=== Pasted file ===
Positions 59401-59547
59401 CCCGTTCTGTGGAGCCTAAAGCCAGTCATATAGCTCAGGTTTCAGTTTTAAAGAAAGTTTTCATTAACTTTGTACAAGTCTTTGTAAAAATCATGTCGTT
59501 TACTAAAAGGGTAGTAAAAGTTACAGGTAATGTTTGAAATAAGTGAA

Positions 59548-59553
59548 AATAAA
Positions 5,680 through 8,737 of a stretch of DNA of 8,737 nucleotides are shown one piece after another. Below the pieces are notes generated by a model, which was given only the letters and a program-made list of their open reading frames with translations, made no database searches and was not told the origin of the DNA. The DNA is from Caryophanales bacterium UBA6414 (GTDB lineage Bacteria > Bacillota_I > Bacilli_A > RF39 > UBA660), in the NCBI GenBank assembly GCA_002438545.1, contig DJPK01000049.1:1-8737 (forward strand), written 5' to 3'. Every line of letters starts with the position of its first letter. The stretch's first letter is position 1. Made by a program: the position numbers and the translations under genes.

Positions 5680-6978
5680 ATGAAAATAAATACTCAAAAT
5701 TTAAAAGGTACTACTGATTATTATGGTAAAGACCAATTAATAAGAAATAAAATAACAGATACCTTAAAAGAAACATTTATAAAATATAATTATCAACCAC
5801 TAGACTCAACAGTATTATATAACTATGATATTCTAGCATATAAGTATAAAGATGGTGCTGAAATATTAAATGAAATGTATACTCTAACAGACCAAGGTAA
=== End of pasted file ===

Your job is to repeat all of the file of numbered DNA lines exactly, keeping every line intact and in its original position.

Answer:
Positions 59401-59547
59401 CCCGTTCTGTGGAGCCTAAAGCCAGTCATATAGCTCAGGTTTCAGTTTTAAAGAAAGTTTTCATTAACTTTGTACAAGTCTTTGTAAAAATCATGTCGTT
59501 TACTAAAAGGGTAGTAAAAGTTACAGGTAATGTTTGAAATAAGTGAA

Positions 59548-59553
59548 AATAAA
Positions 5,680 through 8,737 of a stretch of DNA of 8,737 nucleotides are shown one piece after another. Below the pieces are notes generated by a model, which was given only the letters and a program-made list of their open reading frames with translations, made no database searches and was not told the origin of the DNA. The DNA is from Caryophanales bacterium UBA6414 (GTDB lineage Bacteria > Bacillota_I > Bacilli_A > RF39 > UBA660), in the NCBI GenBank assembly GCA_002438545.1, contig DJPK01000049.1:1-8737 (forward strand), written 5' to 3'. Every line of letters starts with the position of its first letter. The stretch's first letter is position 1. Made by a program: the position numbers and the translations under genes.

Positions 5680-6978
5680 ATGAAAATAAATACTCAAAAT
5701 TTAAAAGGTACTACTGATTATTATGGTAAAGACCAATTAATAAGAAATAAAATAACAGATACCTTAAAAGAAACATTTATAAAATATAATTATCAACCAC
5801 TAGACTCAACAGTATTATATAACTATGATATTCTAGCATATAAGTATAAAGATGGTGCTGAAATATTAAATGAAATGTATACTCTAACAGACCAAGGTAA